Kataoka et al. (2011) further used their sample of sixth graders in East Los Angeles to look at the effects of CBITS on academic performance of students with mental health symptoms. Out of 159 students with PTSD symptoms according to the Child PTSD Symptom Scale (CPSS), 126 were randomly assigned to receive CBITS immediately or with a delay of 4-5 months after initial screening (61 immediate, 65 delayed). The randomized children did not differ on baseline violence exposure, symptom levels, or socioeconomic characteristics. After assigning students to either the immediate or delayed intervention group, their academic performance was recorded at baseline and closely monitored throughout the intervention period. The emphasis was on mean math and language/arts grades, as well as on the percentage of passing grades for each group. Grades were recorded during the spring quarter of the 2001-2002 academic year, as this was the only period when the immediate group had completed the intervention and the delayed group had not started. The study control group also received the program during the same academic year, and there was no longer-term tracking of changes in academic performance for a period exceeding the experiment time frame. Because of these issues, it was impossible to examine long-term differences in academic performance.

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Key Evaluation Findings

Kataoka et al.'s (2003) study of 198 Spanish-speaking immigrant students found the following:

  • Depressive symptoms in the CBITS group significantly decreased from pre- to post-test (by 17 percent) but did not change in the waitlist group.
  • Similarly, PTSD symptoms in the CBITS group significantly decreased from pre- to post-test (by 29 percent), but the reduction in the waitlist group of 13 percent was not statistically significant.
  • Of the 83 students with clinical depressive symptoms at baseline (i.e., serious levels of depression), mean depression scores for the CBITS group dropped significantly at post-test (by 22 percent), compared with a non-significant drop of 5 percent in the waitlist group.
  • Similarly, of the 180 children with clinically significant PTSD symptoms at baseline (i.e., serious levels of PTSD), follow-up scores declined significantly in the treatment group (by 35 percent), compared with a non-significant decline of 16 percent in the waitlist group.


The study of 117 English-speaking sixth-graders (Stein et al., 2003) reported the following:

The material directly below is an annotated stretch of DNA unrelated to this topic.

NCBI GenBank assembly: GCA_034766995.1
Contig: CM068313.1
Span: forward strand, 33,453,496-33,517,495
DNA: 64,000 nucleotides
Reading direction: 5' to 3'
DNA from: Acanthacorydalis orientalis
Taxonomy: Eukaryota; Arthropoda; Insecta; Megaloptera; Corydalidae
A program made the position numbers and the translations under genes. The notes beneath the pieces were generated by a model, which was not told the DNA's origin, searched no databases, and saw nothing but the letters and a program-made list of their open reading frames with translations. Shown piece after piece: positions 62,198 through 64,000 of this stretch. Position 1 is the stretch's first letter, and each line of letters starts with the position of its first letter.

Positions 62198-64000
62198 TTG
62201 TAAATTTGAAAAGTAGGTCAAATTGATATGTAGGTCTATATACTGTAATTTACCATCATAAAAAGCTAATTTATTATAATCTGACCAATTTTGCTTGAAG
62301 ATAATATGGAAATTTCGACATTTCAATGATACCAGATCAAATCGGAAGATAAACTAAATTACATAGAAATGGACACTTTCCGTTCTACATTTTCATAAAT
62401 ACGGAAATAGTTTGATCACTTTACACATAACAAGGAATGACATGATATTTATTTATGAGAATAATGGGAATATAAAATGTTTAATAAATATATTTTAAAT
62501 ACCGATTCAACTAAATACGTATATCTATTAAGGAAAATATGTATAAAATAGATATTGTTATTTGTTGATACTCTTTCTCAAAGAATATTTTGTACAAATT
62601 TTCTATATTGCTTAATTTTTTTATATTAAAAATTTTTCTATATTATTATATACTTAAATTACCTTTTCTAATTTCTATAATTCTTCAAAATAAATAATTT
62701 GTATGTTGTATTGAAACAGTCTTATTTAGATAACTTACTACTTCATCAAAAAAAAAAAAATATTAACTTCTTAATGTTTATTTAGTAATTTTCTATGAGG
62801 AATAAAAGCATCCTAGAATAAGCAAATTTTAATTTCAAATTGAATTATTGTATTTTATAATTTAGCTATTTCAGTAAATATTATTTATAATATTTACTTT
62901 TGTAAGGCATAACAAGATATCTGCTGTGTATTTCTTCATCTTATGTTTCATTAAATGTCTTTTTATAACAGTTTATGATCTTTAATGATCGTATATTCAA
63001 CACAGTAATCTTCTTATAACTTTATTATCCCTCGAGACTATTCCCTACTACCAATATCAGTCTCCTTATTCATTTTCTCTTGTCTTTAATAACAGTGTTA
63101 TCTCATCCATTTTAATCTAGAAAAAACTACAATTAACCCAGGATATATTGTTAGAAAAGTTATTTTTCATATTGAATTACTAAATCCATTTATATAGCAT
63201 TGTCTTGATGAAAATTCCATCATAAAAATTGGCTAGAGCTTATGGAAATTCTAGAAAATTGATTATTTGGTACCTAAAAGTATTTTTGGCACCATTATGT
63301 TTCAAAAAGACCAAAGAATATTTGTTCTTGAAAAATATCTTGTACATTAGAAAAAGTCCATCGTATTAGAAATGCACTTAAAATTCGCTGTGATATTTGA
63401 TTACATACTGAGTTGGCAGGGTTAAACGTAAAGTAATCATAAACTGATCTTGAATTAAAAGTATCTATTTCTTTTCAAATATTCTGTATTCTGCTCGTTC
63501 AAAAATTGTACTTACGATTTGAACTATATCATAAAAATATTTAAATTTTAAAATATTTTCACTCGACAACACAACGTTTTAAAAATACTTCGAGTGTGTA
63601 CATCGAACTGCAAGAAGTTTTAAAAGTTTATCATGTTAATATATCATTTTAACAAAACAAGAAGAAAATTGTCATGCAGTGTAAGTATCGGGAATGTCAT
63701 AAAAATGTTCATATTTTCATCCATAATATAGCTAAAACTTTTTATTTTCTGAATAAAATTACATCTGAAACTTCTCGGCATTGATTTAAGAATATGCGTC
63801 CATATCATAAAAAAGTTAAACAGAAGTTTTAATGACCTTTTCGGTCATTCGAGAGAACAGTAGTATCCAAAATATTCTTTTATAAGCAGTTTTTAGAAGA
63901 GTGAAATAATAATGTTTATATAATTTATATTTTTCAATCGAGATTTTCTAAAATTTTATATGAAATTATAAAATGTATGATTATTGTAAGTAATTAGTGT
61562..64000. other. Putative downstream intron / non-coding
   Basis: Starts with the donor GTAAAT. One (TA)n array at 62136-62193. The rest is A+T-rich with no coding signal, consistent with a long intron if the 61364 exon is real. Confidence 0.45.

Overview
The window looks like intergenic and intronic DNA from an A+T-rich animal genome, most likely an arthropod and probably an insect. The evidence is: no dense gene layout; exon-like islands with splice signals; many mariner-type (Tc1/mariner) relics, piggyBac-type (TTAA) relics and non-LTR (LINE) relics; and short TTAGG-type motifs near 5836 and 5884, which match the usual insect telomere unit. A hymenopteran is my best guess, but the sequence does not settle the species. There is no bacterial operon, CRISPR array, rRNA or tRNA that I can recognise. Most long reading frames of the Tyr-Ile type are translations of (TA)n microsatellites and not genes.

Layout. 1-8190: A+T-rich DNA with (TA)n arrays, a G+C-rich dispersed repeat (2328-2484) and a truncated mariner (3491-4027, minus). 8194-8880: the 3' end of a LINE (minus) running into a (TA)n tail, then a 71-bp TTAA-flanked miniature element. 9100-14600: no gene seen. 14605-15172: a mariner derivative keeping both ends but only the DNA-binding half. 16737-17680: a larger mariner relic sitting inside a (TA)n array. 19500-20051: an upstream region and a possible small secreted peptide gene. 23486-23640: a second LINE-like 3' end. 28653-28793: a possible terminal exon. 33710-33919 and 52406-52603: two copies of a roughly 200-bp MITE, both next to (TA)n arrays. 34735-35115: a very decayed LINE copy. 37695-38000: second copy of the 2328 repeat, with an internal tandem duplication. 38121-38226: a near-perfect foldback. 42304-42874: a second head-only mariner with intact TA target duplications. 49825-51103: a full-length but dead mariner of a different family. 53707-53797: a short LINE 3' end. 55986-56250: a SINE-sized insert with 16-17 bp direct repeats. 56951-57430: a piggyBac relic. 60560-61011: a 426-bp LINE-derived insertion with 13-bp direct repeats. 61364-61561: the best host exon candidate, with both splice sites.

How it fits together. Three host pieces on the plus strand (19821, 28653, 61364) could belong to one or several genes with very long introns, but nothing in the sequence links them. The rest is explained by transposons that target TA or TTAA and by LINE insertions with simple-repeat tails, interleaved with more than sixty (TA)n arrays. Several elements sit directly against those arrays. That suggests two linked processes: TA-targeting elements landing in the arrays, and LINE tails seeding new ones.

• At the three-month follow-up, CBITS students reported a significantly greater reduction of PTSD symptoms than did waitlist control students, with a 64 percent reduction from baseline compared with a 34 percent reduction from baseline.
  • At the three-month follow-up, CBITS students also reported significantly lower scores on symptoms of depression than did control students, with a 47 percent reduction from baseline compared with a 24 percent reduction from baseline.
  • Parents of CBITS students reported significantly less psychosocial dysfunction of their children at three months compared with parents of waitlist control students. CBITS parents reported a 35 percent reduction in psychosocial dysfunction in their children from baseline, compared with a 2 percent increase for control parents.
  • At three months, no significant differences were found between the two groups for teacher-reported classroom problems of acting out, or problems with shyness, anxiousness, or learning.
  • At six months, after both the initial group and the waitlist group had received the CBITS intervention, no significant differences were found between groups for symptoms of PTSD, depression, parent-reported psychosocial function, or teacher-reported classroom behaviors.


The study on the academic performance of 126 sixth graders (Kataoka et al., 2011) reported the following:

  • Students in the immediate intervention group show higher mean grades in both math (2.0 vs. 1.6) and language/arts (2.2 vs. 1.9), after adjusting for prior test scores, than their counterparts in the delayed intervention group. However, only the difference in math mean scores was statistically significant.
  • Students with early CBITS intervention were projected to pass both math (69.5%) and language/arts (79.7%) at significantly higher rates than students with delayed intervention (math: 54.7%; language/arts: 60.9%)

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Probable Implementers

Public and private upper elementary, middle schools and high schools

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Funding

Previously, schools have successfully implemented CBITS using existing mental health funding, insurance, County Department of Mental Health funding (including Medicaid), or monies from Safe and Drug Free Schools to support the program.

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Implementation Detail

Program Design

The CBITS program consists of ten one-hour group sessions with five to eight children, usually conducted once a week in a school or mental health or other office settings. The group sessions include exercises related to six cognitive-behavioral areas:

  • education about common reactions to trauma
  • relaxation training to combat anxiety
  • cognitive therapy (developing an understanding of the link between thoughts and feelings; combating negative thoughts)
  • gradual exposure to trauma reminders
  • exposure to stress or trauma memory through use of the imagination, drawing, or writing
  • social problem-solving.